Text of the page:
Genetically modified weeds could usher in new era of ‘genetic control’

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Palmer amaranth: Credit: Howard Schwartz/Colorado State University)
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The USDA’s National Institute of Food and Agriculture has announced a $500,000 grant to University of Illinois researchers in the Department of Crop Sciences. The project will lay the groundwork towards developing a new type of weed control system, known as genetic control, for waterhemp and Palmer amaranth.

“Currently, we use chemical, physical, cultural, and biological control strategies to reduce weed populations. A genetic control strategy would be a way to introduce specific genetic controls that could change and ultimately eliminate the population,” says Pat Tranel, molecular weed scientist, interim head of the Department of Crop Sciences at U of I, and principal investigator on the grant.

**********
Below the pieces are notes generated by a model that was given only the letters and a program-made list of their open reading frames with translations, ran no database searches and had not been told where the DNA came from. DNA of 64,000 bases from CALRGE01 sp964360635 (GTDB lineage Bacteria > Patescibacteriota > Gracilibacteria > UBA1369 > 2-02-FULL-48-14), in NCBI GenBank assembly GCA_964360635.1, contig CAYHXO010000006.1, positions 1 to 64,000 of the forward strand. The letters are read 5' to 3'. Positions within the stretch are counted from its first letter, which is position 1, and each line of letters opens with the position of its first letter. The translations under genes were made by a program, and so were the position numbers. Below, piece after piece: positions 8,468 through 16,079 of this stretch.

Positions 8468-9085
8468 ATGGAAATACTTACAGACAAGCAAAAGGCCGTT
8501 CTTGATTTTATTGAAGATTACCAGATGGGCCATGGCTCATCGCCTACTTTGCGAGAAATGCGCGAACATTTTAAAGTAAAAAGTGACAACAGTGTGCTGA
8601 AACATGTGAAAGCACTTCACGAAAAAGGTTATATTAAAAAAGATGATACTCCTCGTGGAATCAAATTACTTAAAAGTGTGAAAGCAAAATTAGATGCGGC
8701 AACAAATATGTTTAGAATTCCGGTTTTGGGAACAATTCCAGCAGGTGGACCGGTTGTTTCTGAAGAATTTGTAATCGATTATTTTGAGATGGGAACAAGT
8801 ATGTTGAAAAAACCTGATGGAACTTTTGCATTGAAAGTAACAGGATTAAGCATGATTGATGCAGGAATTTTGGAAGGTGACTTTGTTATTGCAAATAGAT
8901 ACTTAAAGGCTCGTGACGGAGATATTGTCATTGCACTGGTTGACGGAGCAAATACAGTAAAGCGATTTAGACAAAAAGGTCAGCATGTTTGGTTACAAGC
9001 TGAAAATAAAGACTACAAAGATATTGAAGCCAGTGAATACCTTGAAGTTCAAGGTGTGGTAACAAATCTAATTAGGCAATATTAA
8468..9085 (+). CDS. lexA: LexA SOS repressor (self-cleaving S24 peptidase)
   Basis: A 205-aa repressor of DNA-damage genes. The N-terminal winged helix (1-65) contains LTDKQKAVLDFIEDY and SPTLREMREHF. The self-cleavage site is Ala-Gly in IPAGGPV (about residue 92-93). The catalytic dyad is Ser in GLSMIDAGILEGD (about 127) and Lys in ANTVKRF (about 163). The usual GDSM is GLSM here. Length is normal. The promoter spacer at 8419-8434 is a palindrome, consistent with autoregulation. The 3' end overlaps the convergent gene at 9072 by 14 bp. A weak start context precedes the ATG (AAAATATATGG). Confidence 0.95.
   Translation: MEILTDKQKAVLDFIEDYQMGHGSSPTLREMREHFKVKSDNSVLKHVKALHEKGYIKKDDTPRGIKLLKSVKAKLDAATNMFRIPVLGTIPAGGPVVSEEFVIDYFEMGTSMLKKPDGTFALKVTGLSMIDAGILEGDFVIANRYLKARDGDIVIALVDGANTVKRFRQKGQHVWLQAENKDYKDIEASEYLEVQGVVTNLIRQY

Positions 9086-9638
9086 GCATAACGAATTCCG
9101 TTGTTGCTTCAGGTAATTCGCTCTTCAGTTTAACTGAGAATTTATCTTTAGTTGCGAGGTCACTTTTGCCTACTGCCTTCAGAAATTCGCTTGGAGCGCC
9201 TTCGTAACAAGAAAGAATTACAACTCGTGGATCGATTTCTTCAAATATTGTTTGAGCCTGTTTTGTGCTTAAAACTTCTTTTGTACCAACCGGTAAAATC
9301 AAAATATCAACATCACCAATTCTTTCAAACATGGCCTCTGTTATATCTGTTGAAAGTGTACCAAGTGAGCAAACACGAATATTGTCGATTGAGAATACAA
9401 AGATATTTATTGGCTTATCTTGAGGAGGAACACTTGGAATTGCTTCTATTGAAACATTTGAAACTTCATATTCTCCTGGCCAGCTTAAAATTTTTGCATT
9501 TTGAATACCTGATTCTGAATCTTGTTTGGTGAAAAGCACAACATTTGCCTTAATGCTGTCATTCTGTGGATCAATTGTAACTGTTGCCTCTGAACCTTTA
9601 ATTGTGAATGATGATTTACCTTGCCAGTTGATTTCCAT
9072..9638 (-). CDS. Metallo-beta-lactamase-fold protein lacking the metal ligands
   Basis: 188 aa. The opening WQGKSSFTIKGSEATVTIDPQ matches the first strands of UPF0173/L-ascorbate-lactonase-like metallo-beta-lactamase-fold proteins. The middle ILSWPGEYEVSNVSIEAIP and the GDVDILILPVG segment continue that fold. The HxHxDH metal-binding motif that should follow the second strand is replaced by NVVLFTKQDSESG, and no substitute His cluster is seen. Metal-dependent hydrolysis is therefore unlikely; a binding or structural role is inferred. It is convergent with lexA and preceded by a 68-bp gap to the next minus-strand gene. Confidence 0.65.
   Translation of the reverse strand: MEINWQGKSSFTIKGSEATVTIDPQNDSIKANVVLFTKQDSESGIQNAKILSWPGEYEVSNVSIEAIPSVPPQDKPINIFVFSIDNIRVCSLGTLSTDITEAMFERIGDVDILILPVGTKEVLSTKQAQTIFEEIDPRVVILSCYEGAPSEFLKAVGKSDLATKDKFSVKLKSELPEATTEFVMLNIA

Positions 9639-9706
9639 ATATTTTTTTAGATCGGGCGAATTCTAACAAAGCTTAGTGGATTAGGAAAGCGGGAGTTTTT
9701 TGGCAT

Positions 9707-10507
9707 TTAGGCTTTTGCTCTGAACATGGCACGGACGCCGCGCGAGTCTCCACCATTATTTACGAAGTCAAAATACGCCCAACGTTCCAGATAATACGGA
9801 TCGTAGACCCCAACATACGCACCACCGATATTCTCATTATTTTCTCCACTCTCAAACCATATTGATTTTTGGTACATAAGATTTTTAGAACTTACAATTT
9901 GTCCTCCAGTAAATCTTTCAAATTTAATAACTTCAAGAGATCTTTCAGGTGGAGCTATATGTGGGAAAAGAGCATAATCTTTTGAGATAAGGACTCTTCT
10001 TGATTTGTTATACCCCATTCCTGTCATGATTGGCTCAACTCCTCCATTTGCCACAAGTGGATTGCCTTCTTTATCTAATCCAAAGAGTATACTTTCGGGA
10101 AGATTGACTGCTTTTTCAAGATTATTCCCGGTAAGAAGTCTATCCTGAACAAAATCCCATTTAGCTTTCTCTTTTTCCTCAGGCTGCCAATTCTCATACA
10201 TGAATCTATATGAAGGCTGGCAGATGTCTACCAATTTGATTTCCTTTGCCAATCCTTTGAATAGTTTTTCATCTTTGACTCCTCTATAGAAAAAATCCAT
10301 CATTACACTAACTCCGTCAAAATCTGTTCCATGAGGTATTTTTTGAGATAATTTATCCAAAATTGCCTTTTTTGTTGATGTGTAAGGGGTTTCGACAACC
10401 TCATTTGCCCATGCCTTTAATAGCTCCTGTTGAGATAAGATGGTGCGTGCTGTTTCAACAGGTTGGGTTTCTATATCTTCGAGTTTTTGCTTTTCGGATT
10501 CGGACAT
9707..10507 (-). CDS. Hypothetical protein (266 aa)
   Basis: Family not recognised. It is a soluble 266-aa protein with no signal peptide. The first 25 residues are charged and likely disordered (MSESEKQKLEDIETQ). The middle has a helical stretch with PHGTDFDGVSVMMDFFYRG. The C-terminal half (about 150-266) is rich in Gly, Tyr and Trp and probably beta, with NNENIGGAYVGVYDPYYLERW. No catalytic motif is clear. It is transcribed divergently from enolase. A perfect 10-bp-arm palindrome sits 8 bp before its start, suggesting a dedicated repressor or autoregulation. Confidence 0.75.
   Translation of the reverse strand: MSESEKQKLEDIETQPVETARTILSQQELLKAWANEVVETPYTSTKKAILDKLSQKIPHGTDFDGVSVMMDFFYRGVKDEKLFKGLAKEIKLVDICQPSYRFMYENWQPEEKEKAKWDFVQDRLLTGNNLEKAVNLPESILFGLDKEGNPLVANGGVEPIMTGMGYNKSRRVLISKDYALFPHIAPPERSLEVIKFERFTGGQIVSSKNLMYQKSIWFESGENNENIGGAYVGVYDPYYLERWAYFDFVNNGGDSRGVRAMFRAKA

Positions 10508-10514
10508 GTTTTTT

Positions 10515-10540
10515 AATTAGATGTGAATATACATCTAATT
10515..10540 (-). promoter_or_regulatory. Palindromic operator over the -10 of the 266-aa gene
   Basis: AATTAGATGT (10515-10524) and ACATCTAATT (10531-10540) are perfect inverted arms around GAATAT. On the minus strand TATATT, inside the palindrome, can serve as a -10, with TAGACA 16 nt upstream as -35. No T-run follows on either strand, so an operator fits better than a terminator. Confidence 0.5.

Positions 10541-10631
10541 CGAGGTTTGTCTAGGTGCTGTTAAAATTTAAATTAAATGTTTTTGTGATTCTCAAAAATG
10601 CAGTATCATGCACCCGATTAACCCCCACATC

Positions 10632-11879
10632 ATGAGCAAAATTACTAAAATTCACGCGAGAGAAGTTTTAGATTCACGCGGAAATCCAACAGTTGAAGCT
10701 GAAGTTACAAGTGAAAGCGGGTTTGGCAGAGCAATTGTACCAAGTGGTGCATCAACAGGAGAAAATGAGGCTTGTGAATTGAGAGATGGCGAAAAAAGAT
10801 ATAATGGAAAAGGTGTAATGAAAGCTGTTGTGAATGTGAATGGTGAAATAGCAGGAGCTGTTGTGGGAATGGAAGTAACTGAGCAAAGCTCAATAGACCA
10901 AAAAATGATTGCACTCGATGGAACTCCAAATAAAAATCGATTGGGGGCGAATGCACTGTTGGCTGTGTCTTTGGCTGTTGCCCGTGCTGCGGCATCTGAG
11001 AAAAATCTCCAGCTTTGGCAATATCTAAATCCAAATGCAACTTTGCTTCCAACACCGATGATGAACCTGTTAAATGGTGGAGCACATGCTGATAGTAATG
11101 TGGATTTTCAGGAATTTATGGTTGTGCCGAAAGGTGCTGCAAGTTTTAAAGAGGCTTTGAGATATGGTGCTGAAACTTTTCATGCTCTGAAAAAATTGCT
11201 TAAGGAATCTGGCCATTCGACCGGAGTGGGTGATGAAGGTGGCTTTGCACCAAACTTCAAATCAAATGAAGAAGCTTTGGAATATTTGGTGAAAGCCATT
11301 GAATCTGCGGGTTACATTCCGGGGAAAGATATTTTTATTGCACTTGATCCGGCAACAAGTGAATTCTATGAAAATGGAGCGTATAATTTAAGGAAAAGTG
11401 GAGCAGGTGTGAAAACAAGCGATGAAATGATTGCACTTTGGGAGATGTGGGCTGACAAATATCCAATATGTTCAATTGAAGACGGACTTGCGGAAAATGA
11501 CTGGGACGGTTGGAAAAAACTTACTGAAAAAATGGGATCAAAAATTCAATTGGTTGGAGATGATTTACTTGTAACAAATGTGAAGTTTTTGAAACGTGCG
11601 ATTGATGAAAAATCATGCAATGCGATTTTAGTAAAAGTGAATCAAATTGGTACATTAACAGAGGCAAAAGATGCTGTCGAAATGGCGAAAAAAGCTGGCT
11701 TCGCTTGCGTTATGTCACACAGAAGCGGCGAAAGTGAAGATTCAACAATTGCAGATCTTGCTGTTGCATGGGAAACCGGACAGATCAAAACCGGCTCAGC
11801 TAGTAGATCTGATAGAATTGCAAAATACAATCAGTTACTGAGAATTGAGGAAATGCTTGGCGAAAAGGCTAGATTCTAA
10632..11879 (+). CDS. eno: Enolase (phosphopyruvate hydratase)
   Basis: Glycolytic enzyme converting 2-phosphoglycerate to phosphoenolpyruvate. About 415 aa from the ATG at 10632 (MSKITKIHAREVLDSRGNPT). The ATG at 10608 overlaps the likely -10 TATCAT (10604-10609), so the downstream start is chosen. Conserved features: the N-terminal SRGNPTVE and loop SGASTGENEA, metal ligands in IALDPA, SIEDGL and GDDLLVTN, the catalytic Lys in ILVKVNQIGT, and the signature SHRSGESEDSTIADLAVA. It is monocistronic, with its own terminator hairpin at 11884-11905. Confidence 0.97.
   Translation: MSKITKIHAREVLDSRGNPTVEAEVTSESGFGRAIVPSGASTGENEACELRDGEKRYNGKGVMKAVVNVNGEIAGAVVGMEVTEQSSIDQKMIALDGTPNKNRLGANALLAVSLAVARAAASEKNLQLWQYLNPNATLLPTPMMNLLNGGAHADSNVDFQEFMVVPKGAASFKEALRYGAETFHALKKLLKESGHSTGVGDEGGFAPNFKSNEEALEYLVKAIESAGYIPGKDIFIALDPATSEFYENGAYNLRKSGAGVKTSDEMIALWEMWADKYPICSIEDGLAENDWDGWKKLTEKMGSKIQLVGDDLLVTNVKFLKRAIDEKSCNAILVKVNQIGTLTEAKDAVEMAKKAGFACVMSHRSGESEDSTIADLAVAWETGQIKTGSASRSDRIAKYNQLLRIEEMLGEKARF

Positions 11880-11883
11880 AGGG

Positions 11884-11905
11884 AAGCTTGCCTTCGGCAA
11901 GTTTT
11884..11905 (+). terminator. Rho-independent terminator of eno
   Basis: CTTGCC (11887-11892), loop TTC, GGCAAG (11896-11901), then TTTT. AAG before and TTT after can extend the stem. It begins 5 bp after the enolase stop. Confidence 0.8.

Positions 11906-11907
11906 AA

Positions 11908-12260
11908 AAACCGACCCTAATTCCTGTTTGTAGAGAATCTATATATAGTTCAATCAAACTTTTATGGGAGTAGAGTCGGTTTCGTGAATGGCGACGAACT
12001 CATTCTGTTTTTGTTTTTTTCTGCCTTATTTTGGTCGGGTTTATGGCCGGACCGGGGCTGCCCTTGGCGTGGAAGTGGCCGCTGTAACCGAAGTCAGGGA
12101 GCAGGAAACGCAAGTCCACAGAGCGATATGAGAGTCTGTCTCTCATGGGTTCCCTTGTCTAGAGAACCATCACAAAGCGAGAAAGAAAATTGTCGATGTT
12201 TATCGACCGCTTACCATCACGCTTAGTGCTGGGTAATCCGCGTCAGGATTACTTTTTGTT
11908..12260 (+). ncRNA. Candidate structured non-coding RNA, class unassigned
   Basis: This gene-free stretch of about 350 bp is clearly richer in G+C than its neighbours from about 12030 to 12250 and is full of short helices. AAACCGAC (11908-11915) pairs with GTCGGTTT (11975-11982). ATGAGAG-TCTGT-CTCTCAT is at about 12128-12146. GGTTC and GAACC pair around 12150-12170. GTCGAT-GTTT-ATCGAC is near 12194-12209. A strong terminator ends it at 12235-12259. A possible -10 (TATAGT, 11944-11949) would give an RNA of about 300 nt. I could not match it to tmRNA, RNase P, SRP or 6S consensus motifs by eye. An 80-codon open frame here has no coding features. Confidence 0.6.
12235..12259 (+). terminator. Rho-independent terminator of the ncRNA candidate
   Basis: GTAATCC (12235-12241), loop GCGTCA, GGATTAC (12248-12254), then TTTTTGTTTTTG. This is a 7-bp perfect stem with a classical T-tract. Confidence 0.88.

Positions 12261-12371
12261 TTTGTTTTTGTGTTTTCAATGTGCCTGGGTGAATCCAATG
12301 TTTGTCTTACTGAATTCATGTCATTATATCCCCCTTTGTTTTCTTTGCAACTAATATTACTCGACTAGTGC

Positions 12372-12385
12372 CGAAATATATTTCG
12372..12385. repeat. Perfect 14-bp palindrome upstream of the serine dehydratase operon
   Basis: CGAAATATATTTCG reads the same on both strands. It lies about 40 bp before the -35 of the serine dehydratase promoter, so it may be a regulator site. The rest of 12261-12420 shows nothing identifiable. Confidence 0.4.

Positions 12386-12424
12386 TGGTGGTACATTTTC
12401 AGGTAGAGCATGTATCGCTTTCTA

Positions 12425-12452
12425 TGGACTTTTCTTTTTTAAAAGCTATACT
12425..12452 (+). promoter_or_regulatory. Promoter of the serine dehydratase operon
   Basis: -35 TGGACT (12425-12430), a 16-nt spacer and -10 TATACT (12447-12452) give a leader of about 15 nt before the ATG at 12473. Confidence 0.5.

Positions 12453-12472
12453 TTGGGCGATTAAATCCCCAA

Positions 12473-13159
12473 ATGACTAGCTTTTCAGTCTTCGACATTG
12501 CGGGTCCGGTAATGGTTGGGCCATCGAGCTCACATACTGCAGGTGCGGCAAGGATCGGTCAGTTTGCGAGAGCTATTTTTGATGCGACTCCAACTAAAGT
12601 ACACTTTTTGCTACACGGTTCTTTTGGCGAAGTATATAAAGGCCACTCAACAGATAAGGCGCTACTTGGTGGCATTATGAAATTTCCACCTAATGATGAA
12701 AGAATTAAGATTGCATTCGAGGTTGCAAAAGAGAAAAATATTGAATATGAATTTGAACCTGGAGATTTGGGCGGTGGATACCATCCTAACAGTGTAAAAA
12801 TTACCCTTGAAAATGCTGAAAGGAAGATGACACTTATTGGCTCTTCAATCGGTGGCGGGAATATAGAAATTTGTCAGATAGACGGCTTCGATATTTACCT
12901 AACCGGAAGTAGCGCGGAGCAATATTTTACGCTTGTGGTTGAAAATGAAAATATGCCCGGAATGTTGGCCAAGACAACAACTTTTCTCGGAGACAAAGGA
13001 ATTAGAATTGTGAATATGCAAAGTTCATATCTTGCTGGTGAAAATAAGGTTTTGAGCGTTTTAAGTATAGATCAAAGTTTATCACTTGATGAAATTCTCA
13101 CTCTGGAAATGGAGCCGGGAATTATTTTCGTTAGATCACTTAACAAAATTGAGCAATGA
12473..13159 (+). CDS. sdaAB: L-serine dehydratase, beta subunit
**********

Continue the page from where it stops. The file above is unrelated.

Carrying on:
The idea is to use genetic modification techniques to change the sex ratio – the ratio of males to females – in waterhemp and Palmer amaranth populations. Theoretically, with the right genetic manipulation, every mating would result in only male offspring. If this occurred over multiple generations, every individual in these populations would eventually be male. Reproduction would cease and populations would crash.

Read full, original post: USDA invests in research to develop genetic control of waterhemp

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